Foreign 'vloggers' not exempted: Breaking down BIR tax on social media creators, influencers

Kathleen A. Llemit - Philstar.com
Foreign 'vloggers' not exempted: Breaking down BIR tax on social media creators, influencers
From left: Artist's rendition of an influencer; BIR's tax circular for social media creators
Geralt via Pixabay, BIR / Released

MANILA, Philippines — The Bureau of Internal Revenue (BIR) calls on social media influencers to observe proper tax compliance.

Social media influencers such as vloggers are called to practice due diligence by paying their taxes properly as the BIR issued Circular No. 97-2021 yesterday to remind social media influencers of their tax duties as mandated by law.

The bureau said that it has come to their attention that "certain" social media influencers have not been paying income taxes despite earning huge income from different social media platforms.

There were also those who were not registered with the BIR or were registered under different tax types or lines of business but were not declaring their earnings from social media platforms for tax purposes."



BIR defines 'influencers'

The BIR defined social media influencers as "taxpayers, individuals or corporations, receiving income, in cash or in kind, from any social media sites and platforms (YouTube, Facebook, Instagram, Twitter, TikTok, Reddit, Snapchat, etc.) in exchange for services performed as bloggers, video bloggers or vloggers or as influencers, in general, and from any other activities performed on such social media sites and platforms."

Even foreign 'vloggers' should pay

The Circular, signed by Commissioner Caesar R. Dulay, cited Section 23 of the National Internal Revenue Code (NIRC) in the passing of the circular. It said that citizens of the Philippines residing within and domestic corporations are taxable on all income derived from sources "within and without the Philippines" while non-resident citizens, resident, non-resident aliens and resident foreign corporations are taxable on income derived from sources within the Philippines.

It also highlighted that social media influencers other than corporations and partnerships are classified as self-employed individuals or persons engaged in trade or business as sole proprietors. Their income then is generally considered business income.

Taxable incomes

The 10-page circular enumerated the income sources and gave a sample breakdown of taxable income.

It said social media influencers derive their income from the following sources:

  • YouTube Partner Program;
  • sponsored social and blog posts;
  • display advertising;
  • becoming a brand representative or ambassador;
  • affiliate marketing;
  • co-creation of product lines;
  • promotion of own products;
  • photo and video sales;
  • selling of digital courses, subscriptions and e-books;
  • and conducting podcasts and webinars.

Free products received by social media influencers in exchange for promotion on their social media platforms must declare the fair market value of said products as income.

Income treated as royalties in another country, including payments under the YouTube Partner Program, are included in the computation of gross income and are subjected to the schedular or corporate tax rates.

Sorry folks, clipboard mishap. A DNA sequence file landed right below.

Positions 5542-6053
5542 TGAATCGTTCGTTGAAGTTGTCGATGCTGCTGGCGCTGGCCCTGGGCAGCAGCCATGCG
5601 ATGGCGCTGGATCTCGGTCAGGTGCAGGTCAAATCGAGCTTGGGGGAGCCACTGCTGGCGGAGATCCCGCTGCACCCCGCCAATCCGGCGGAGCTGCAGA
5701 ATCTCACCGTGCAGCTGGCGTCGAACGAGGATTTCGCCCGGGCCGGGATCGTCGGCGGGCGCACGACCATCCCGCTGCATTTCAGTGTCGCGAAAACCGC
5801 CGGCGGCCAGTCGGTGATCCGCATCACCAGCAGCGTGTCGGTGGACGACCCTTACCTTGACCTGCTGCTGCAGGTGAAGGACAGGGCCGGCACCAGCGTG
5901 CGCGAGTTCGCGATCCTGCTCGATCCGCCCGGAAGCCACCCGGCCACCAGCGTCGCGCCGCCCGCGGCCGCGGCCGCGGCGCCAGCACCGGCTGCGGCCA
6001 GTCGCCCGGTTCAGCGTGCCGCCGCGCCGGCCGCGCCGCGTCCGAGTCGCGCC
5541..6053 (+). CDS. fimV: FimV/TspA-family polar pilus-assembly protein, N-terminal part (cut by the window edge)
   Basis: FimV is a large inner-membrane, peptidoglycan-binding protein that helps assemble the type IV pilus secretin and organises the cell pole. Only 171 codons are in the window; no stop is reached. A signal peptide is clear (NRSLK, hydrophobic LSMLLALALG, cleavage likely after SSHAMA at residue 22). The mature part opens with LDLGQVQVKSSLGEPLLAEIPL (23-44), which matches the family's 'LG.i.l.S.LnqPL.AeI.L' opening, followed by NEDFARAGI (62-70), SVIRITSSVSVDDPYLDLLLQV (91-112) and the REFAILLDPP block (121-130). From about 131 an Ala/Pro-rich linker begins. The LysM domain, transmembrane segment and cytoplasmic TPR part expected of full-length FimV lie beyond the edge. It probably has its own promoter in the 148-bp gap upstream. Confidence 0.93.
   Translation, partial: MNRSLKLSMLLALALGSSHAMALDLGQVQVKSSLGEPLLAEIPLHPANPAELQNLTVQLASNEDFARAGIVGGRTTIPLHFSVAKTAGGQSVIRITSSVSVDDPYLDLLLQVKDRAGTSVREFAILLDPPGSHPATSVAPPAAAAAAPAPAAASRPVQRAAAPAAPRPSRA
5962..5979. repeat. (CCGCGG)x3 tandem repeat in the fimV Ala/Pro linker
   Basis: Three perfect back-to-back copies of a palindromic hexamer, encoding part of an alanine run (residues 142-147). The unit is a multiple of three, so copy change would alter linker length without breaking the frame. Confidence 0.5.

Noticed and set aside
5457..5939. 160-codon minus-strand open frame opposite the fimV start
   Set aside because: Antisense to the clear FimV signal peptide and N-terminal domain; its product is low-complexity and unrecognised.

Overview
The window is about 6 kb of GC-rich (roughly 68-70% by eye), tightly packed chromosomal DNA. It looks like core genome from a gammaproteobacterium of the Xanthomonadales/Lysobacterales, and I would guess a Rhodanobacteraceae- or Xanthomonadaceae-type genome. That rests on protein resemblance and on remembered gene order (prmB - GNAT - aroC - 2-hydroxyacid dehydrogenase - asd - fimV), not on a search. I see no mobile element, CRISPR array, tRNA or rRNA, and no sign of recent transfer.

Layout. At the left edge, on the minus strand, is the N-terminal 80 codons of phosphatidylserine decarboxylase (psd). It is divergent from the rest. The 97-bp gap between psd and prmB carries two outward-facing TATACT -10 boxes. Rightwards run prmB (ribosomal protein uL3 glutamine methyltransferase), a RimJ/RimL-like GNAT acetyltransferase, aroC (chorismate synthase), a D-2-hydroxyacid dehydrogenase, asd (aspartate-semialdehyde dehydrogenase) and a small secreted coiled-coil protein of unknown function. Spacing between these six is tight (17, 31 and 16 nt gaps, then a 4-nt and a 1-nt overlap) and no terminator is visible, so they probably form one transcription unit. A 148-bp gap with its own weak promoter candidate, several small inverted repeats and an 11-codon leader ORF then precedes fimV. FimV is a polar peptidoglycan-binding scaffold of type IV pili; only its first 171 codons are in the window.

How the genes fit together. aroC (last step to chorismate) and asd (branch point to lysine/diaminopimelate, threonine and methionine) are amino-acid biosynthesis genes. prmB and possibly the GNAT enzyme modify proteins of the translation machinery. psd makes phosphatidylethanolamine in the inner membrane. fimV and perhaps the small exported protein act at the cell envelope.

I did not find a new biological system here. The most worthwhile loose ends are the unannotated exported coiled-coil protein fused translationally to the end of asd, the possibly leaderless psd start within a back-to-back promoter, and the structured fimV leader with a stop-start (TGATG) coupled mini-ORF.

Resident aliens, meanwhile, are reminded that any income derived from Philippine-based contents are generally taxable.

The Circular also emphasized that apart from income tax, social media influencers are also liable for business tax, which may either be percentage or value-added tax (VAT).

Tax cuts

There are allowable deductions from the gross income of social media influencers. It cited the case of YouTubers whose allowable deductions include:

  • filming expenses;
  • computer equipment;
  • subscription and software licensing fees;
  • Internet and communication expenses;
  • home office expenses;
  • office supplies;
  • business expenses such as travel or transportation expenses
  • payment to independent contractor for video editing;
  • depreciation expense;
  • bank charges;
  • and shipping fees.


Social media influencers who fail to file returns, pay taxes and supply accurate and correct information are held criminally liable under Sections 254 and 255 in relation to Section 248 (B) of the NIRC.

Any person who willfully attempts to evade paying taxes will be punished by a fine not less than P500,000 but not more than P10 million and will be imprisoned from six to 10 years under Section 254.

Those who fail to file returns, supply correct information, pay tax withheld and remit tax will face similar sanctions under Section 255. They will be punished with a fine not less than P10,000 and be sentenced to imprisonment of not less than one but not more than 10 years.

The Circular stressed that under Section 248 (B), a substantial under-declaration of taxable sales, receipts or income or a substantial overstatement of deductions constitute prima facie evidence of a false or fraudulent return.

It also reminded content creators on YouTube regarding the announcement of Google LLC, owner of YouTube, that any payments from YouTube will be treated as royalties starting June 1, 2021. The United States Internal Revenue Code under Chapter 3 requires Google to collect tax information, withhold taxes and report to the US authority when a creator on YouTube earns royalty revenue from viewers in the US while creators outside the US are advised to submit tax information to Google LLC.

The BIR said it has advised its concerned offices to conduct a full-blown tax investigation on social media influencers residing and/or registered within respective jurisdictions to enhance tax compliance among them.

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